Today is July 21, 2019
Today is July 21, 2019
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Biodiversity

Challenges Facing the Campaign Against Biodiversity Loss

Challenges Facing the Campaign Against Biodiversity Loss

The myriad causes of biodiversity loss (see related topics below) may be tied together by a simple fact: For a long period of time – and to a good extent, even until now – people just didn’t know any better. Being clueless to the ecological impacts of their actions, human societies consume and exploit the surrounding resources too much, too fast, while not giving back enough – if at all – to help nature regenerate and recover.



The myriad causes of biodiversity loss (see related topics below) may be tied together by a simple fact: For a long period of time – and to a good extent, even until now – people just didn’t know any better. Being clueless to the ecological impacts of their actions, human societies consume and exploit the surrounding resources too much, too fast, while not giving back enough – if at all – to help nature regenerate and recover.

Such ignorance to ecological values extends from the level of the everyday citizen all the way up to the leadership, unfortunately. In fact, inadequacy or outright lack of awareness on the governance level has long been a key reason that the biodiversity crisis has prevailed and grown as a global development concern. Existing laws and economic measures often clash with the conservation agenda, serving as hindrances to the creation and implementation of newer, more environmentally sound policies.

The tricky part about getting governments to sign off on conservation-oriented legislation is that these decision-makers are not so easily convinced by statistics on species populations or speculated extinction threats as much as they are by more immediate economic gains. One aspect that has perpetuated this situation is that governments have generally limited terms of office, and are thus more pressured about realizing short-term benefits. Biodiversity conservation, along with other environment-related matters, inherently deals with considerations that span the long term, but require the decisions to be made immediately.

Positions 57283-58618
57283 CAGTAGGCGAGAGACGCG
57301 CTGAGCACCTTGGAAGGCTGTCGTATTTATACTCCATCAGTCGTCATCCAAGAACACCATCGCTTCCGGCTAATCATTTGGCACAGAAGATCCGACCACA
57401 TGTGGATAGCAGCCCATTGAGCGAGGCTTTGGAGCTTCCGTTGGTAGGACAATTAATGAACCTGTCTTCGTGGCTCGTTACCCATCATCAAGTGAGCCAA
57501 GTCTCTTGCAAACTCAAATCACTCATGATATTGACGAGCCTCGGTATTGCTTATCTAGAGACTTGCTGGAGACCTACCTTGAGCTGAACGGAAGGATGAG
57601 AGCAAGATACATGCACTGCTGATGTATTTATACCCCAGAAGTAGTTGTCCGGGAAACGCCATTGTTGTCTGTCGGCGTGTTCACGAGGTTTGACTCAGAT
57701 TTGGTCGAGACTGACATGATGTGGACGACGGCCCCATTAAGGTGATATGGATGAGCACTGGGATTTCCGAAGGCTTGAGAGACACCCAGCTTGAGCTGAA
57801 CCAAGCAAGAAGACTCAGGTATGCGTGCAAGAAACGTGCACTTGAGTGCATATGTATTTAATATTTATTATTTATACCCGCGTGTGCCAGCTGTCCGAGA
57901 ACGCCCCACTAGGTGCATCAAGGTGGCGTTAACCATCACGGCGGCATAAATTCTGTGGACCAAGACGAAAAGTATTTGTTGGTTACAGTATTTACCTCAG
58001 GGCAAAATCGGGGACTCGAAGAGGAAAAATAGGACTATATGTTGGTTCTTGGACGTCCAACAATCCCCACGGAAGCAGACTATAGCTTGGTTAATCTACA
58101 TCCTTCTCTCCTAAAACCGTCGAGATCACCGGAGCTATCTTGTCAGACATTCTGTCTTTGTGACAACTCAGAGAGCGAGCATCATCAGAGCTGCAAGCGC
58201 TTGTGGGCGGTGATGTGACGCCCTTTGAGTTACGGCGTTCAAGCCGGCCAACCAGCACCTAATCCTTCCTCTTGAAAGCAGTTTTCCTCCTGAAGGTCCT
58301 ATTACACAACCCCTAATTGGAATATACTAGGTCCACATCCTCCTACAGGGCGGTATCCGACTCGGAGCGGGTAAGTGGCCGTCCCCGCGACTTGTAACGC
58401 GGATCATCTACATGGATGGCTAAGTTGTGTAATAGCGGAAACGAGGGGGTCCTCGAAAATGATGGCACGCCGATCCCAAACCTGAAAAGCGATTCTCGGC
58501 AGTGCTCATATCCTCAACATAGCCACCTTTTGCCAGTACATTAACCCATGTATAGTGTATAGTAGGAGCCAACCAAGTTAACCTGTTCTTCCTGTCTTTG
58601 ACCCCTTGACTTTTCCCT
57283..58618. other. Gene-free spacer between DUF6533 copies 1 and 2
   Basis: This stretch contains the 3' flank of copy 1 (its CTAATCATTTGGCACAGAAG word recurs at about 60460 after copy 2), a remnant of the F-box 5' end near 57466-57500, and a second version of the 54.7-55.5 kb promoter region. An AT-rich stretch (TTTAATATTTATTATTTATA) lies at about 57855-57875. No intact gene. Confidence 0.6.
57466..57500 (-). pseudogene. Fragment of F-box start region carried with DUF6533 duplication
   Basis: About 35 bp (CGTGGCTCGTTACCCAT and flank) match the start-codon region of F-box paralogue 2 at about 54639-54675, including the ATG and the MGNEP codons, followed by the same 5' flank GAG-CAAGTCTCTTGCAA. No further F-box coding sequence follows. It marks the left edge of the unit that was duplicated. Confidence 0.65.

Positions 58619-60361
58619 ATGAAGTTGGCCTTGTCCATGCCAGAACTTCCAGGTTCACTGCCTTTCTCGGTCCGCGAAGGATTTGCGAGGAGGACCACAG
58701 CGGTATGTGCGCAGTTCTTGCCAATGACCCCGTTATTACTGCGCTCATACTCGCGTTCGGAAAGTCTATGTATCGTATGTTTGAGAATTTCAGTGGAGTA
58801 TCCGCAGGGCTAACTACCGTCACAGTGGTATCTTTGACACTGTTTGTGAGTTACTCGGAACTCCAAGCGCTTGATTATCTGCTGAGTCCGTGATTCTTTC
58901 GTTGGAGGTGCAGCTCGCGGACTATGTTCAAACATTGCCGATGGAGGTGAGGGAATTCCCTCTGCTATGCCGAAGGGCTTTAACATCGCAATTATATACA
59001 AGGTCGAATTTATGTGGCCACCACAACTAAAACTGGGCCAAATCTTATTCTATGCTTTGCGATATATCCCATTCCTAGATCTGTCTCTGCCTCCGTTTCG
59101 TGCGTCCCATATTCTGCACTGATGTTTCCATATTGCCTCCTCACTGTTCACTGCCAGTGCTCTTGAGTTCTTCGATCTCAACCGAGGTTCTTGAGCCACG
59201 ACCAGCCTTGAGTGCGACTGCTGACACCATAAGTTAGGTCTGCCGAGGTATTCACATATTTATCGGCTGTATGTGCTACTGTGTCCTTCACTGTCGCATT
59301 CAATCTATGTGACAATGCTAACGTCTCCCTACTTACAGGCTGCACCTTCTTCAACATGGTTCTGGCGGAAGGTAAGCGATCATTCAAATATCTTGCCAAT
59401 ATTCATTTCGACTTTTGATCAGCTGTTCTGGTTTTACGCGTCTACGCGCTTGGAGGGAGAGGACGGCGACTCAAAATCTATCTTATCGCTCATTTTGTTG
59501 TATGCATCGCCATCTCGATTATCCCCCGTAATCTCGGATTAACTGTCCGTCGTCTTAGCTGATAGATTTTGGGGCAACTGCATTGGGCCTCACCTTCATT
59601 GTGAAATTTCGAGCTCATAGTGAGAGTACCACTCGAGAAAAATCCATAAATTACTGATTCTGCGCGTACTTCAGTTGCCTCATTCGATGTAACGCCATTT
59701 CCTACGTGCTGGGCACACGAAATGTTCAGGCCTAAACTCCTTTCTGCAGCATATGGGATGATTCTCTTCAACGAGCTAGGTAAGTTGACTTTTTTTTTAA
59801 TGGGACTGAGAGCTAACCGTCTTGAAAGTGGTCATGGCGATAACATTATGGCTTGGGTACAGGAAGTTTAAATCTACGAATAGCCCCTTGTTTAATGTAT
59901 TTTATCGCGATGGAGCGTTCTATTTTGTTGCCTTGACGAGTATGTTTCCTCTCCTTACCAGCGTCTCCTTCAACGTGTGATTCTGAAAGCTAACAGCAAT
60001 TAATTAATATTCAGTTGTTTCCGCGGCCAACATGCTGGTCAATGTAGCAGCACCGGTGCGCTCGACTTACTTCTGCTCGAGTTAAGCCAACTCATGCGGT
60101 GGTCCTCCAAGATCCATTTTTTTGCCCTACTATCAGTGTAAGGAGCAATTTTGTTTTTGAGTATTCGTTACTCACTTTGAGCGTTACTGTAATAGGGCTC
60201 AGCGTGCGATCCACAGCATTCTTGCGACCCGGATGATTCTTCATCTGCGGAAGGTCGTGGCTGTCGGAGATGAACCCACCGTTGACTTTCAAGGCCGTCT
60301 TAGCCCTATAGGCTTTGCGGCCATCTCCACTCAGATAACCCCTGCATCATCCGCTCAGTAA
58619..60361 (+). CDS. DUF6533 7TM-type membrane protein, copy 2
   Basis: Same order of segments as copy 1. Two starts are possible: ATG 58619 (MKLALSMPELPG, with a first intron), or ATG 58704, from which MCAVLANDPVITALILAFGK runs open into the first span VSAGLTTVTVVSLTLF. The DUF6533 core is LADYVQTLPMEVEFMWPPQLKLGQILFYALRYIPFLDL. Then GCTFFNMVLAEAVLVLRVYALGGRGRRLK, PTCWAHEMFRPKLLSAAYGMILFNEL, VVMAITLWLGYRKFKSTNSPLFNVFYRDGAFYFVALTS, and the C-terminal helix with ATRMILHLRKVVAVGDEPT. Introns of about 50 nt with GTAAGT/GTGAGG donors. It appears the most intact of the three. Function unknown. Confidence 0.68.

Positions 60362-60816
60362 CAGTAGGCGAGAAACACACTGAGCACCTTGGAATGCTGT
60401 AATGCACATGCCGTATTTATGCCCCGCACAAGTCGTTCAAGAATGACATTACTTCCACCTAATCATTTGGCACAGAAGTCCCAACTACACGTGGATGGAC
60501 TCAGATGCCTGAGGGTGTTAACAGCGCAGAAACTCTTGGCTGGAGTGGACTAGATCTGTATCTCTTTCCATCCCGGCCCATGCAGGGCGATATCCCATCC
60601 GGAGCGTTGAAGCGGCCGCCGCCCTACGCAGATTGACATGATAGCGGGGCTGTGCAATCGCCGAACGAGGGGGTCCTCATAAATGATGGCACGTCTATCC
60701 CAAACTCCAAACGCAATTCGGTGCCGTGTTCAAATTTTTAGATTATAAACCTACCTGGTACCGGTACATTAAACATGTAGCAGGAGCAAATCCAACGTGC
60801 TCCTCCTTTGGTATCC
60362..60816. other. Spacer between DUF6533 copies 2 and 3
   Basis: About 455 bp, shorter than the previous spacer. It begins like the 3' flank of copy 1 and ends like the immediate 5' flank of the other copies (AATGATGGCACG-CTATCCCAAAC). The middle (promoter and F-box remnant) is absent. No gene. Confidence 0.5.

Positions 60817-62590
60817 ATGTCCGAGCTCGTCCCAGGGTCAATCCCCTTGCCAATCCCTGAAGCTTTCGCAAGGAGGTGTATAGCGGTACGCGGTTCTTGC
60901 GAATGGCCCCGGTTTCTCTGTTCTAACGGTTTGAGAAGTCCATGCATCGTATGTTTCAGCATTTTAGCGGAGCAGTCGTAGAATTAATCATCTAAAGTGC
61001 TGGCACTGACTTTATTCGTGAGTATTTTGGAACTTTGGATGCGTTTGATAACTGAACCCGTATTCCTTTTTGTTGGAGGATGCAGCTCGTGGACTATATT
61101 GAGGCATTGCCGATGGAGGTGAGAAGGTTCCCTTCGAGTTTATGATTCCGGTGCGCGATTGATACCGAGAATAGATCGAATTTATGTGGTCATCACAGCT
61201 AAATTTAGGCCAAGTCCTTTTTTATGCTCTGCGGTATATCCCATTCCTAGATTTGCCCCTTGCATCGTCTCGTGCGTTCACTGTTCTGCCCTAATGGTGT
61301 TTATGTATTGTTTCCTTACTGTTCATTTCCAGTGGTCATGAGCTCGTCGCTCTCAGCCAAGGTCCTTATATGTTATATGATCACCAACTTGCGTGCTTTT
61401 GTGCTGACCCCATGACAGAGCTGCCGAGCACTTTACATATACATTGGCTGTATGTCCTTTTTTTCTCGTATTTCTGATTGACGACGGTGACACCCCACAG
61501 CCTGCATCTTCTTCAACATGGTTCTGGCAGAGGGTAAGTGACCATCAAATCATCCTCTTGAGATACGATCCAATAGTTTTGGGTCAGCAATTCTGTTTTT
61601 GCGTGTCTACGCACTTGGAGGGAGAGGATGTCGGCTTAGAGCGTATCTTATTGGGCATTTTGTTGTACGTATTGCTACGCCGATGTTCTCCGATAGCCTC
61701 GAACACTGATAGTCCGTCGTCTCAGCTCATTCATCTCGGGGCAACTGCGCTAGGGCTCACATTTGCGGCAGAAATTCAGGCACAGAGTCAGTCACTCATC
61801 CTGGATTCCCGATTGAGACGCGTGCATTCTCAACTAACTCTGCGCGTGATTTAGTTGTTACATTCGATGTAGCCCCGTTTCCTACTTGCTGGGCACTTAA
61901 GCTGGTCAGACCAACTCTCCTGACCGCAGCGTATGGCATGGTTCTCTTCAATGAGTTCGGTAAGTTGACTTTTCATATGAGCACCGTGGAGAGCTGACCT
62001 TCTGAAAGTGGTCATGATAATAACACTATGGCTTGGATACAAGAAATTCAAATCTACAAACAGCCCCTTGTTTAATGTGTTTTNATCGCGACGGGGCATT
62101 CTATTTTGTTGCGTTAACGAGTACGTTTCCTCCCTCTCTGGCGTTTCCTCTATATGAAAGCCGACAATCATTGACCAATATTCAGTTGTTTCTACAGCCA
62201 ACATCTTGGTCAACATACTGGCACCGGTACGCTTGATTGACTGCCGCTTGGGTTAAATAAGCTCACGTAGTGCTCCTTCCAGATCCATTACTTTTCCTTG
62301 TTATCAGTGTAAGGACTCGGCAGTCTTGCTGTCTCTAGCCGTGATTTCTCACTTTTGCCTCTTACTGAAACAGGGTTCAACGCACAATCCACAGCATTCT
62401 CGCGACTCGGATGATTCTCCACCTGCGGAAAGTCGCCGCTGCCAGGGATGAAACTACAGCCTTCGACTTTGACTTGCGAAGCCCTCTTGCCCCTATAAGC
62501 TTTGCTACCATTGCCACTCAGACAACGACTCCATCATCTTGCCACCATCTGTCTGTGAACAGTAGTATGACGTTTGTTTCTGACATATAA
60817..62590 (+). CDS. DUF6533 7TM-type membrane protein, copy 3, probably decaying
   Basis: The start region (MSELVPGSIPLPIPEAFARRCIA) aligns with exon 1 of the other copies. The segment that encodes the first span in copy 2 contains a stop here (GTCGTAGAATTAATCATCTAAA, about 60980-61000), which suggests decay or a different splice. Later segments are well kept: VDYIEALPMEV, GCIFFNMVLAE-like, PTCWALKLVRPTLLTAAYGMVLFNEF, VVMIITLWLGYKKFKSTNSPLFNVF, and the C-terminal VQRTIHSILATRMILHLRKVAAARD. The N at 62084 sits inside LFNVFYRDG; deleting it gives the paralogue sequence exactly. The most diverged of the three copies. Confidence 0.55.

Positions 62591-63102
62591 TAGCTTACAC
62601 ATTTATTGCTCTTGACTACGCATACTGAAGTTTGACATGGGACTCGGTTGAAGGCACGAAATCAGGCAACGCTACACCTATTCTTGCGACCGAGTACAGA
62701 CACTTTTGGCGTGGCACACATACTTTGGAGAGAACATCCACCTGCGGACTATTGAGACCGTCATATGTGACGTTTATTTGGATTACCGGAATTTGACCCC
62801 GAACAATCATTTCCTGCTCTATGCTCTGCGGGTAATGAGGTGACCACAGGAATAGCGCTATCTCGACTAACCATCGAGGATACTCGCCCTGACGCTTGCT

Another crucial dimension of biodiversity conservation is that it is tricky to assess or assign an accurate value for biodiversity in monetary terms. Considering the interrelated nature of ecosystems and the respective ecological functions of each of its biotic and abiotic components, everything within a given ecosystem is actually worth more than it’s supposed to be when taken on its own. Unfortunately people have only come to realize this just recently, and thus natural resources have been grossly undervalued through the years, contributing to the alarming rate of abuse and exploitation for the sake of economic gain.

The good news is that global perspectives on environmental policy have been shifting, further influencing national and local governments as a result. A better-informed view on the value of natural resources is being brought to light, therefore emphasizing potential long-term economic benefits over more immediate, but grossly unsustainable, gains. Global initiatives such as the UN-backed TEEB (The Economics of Ecosystems and Biodiversity) have been established to pursue studies of this nature in the hopes of providing additional measurable support for the BCSD cause. Meanwhile, the Philippine government has established a number of funding mechanisms to support biodiversity conservation efforts. Examples of these are the Integrated Protected Areas Fund based on the NIPAS Act of 1992, the Wildlife Management Fund based on the Wildlife Resources and Conservation Act of 2001, and various developmental fees and user charges implemented by the DENR, among others. It is important for the government and its partners, however, to maintain constant monitoring and evaluation to ensure the effective management and implementation of these mechanisms.

Consequently, the general public is likewise growing more aware about the environmental cause now, with discourse and material on the matter increasing in quantity and quality (i.e. support of scientific evidence) and growing in terms of its reach to public audiences via popular media and culture.

There’s still much left to do to help alleviate the stress human beings continue to place upon nature’s shoulders, but at the very least, efforts are starting to be made to attempt to keep the losses at the minimum.

Reference

  • Catibog-Sinha CS, Heaney LR. 2006. Philippine Biodiversity: Principles and Practice. Quezon City, Philippines: Haribon Foundation for the Conservation of Natural Resources, Inc.

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